As I explored further, I discovered more synergy. It was really quite fun to find all the little mechanical details to support the idea of roleplaying as the younger half-sister of famous adventurers. Roleplaying a particular character idea is fun, but it can become frustrating if the character's build is not viable mechanically (like the Hill-dwarf guild-artisan CHA focused paladin I'm currently playing).

Rangers can cast Pass Without A Trace to boost their roguish stealth ability, which they can choose to have expertise in. Thus, they can be like Vax and appear to disappear. Furthermore, as a ranger they can cast Hunter's Mark and therefore boost the potential harm of their Sneak Attack. Said player would just have to remember to cast it  (^_^) and add the damage of the former to each attack and the damage of the latter to only their first.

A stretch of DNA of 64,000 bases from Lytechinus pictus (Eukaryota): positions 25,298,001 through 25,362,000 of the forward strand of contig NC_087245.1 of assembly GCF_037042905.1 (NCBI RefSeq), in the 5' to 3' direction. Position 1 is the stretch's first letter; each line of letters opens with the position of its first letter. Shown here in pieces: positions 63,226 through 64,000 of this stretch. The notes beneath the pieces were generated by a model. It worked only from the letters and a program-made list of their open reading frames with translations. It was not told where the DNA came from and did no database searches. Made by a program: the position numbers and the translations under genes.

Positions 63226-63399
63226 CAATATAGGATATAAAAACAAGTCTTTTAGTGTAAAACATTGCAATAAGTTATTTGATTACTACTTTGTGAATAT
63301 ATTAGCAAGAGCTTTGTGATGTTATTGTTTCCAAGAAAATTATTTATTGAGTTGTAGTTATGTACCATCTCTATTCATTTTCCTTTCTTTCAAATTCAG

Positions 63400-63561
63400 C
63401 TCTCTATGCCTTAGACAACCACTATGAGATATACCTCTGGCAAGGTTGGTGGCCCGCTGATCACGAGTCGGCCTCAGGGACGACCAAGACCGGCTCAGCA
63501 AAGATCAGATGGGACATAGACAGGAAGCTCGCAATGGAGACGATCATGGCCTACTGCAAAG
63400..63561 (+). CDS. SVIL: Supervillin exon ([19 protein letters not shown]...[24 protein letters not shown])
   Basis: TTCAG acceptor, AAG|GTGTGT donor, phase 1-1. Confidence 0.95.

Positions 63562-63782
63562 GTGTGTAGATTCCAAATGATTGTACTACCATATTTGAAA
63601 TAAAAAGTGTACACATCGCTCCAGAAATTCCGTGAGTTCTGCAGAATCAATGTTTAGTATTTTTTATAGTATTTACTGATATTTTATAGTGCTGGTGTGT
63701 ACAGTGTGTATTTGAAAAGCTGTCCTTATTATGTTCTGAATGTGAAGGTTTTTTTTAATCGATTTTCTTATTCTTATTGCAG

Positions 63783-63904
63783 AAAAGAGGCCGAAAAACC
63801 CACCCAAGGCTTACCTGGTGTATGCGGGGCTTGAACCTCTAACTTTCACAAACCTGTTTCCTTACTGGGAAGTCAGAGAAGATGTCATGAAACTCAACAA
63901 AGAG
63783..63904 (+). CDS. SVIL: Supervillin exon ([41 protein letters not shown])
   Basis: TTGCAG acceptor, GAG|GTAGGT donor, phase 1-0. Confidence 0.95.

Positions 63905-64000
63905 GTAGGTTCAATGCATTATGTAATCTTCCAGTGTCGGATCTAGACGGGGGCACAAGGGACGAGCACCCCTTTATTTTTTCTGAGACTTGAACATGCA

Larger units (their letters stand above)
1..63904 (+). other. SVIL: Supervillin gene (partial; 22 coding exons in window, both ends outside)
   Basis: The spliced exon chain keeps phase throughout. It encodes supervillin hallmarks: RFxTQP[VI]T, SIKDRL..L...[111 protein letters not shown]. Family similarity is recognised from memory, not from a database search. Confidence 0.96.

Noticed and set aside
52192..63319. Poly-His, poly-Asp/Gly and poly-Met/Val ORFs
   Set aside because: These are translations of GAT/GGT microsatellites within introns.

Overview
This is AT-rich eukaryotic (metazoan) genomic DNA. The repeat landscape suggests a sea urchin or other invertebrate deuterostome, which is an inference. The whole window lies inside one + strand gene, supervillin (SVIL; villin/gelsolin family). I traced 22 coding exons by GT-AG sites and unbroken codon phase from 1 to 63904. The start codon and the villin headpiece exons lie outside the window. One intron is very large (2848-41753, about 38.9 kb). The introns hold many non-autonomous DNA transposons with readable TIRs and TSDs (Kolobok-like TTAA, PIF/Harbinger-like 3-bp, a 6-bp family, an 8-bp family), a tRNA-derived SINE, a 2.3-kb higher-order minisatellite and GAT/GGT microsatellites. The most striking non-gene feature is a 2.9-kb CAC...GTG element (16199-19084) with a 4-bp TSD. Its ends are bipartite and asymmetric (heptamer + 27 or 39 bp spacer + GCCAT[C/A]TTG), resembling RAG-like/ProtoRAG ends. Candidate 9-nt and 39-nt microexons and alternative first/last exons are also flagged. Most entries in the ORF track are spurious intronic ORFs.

This is still the early levels.

At level 5, a ranger gets Extra Attack, which a rogue does not. This means our hypothetical Grown-Up! Velora would be able to "Dagger! Dagger! Dagger!" even without Boots of Haste active.

Beyond that, the synergy would depend on what kind of Ranger/Rogue hybrid our hypothetical Velora would want to be. There are many possibilities in archetypes between the classes, depending on what sort of adventures she expected to get into story-wise, or how her player wanted her to develop mechanically. 

If this hypothetical Velora wanted to be an assassin like her big brother, then choosing "humanoid" as her ranger Favored Enemy would add to the damage boost she would gain from the Assassinate ability (Ranger -  Revised version). With all her other benefits, she would be able to reliably drop most standard humanoid NPCs without being seen or giving away her presence.